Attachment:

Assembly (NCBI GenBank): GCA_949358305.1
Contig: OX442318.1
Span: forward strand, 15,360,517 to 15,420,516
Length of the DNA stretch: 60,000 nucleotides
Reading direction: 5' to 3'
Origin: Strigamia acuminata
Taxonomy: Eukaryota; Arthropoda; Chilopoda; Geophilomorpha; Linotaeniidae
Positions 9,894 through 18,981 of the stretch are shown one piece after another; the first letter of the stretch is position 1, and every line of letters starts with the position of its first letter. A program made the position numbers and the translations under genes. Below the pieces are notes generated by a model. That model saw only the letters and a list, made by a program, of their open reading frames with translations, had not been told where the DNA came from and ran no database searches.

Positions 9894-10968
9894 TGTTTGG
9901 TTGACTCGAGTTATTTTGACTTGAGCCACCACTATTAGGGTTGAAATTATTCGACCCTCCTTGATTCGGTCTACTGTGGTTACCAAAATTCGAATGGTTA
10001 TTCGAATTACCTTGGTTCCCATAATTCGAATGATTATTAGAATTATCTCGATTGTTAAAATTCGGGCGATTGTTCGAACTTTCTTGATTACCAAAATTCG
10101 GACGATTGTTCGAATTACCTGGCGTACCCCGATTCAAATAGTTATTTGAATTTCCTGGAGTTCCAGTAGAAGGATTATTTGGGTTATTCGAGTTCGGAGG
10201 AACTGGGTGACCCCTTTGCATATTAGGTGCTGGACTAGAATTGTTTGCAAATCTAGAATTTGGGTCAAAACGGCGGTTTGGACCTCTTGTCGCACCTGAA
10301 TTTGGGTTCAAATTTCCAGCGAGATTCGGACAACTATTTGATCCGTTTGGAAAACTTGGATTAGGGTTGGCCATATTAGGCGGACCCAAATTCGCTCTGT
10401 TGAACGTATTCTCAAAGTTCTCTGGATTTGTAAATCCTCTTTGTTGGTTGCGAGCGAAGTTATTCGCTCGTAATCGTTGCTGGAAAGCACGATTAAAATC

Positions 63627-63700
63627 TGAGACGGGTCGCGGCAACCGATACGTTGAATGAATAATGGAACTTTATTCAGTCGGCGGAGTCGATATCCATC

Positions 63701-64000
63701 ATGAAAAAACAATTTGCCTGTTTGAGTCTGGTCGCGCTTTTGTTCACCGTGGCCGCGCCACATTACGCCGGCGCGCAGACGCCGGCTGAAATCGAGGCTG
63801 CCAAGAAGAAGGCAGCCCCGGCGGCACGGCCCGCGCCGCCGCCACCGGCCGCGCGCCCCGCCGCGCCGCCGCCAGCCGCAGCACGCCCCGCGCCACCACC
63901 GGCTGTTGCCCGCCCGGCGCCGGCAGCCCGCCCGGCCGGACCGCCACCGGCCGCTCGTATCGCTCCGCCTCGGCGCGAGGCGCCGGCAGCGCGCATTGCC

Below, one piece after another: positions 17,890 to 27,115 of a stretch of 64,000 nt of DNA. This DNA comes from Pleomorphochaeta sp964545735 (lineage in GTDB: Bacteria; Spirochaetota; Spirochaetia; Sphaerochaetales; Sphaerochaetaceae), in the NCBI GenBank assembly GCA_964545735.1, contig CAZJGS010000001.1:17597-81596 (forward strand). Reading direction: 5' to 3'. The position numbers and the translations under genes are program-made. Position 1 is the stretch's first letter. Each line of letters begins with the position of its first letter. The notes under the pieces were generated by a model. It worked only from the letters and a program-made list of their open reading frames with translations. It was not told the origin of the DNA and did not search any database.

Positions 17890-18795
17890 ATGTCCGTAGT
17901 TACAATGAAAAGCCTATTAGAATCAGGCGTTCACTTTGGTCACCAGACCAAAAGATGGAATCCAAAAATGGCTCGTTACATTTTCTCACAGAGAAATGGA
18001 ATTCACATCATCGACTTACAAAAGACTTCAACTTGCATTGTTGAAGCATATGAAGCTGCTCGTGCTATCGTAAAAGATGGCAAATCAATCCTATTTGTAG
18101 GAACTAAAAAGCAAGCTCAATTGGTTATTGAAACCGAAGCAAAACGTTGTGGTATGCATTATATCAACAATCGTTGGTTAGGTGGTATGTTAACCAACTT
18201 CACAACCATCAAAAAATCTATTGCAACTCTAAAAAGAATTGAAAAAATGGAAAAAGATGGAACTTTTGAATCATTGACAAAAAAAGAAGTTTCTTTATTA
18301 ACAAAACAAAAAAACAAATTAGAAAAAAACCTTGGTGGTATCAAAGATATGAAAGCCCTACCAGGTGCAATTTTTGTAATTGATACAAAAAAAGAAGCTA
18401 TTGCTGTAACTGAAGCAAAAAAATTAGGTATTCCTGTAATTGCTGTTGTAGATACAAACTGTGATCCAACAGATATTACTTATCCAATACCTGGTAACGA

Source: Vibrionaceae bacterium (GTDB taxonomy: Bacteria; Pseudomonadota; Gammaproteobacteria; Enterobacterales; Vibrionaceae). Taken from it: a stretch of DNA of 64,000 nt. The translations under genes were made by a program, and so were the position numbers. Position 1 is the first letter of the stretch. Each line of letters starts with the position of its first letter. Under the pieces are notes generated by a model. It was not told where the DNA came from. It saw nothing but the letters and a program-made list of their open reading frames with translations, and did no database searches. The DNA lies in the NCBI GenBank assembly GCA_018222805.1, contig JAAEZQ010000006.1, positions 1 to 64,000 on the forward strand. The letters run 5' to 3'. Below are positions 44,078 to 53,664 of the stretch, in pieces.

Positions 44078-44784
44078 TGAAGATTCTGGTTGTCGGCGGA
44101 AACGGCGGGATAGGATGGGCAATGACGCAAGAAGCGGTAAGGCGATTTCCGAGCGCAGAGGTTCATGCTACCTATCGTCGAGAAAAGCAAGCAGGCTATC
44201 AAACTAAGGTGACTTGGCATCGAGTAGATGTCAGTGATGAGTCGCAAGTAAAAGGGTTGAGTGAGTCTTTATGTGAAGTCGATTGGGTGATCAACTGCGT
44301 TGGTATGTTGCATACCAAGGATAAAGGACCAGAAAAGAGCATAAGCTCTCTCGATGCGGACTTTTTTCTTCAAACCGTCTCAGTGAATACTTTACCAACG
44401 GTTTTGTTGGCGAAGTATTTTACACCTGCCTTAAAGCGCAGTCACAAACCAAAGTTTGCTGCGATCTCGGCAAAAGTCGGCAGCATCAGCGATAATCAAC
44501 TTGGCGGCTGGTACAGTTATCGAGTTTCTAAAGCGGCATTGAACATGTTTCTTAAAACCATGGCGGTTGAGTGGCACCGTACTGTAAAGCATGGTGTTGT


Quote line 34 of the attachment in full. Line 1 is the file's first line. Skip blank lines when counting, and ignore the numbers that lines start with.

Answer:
44078 TGAAGATTCTGGTTGTCGGCGGA